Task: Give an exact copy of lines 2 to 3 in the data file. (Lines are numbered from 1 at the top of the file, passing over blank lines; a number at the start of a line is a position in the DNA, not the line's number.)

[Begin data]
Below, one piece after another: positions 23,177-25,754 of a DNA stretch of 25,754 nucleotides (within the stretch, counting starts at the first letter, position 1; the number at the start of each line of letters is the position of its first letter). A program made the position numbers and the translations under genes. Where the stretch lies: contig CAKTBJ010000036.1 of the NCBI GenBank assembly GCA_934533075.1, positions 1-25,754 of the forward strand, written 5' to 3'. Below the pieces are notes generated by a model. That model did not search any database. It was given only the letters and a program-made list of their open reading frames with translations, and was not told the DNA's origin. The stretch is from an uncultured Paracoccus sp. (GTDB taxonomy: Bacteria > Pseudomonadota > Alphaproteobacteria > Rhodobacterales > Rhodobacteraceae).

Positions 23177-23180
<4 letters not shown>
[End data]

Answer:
Positions 23177-23180
<4 letters not shown>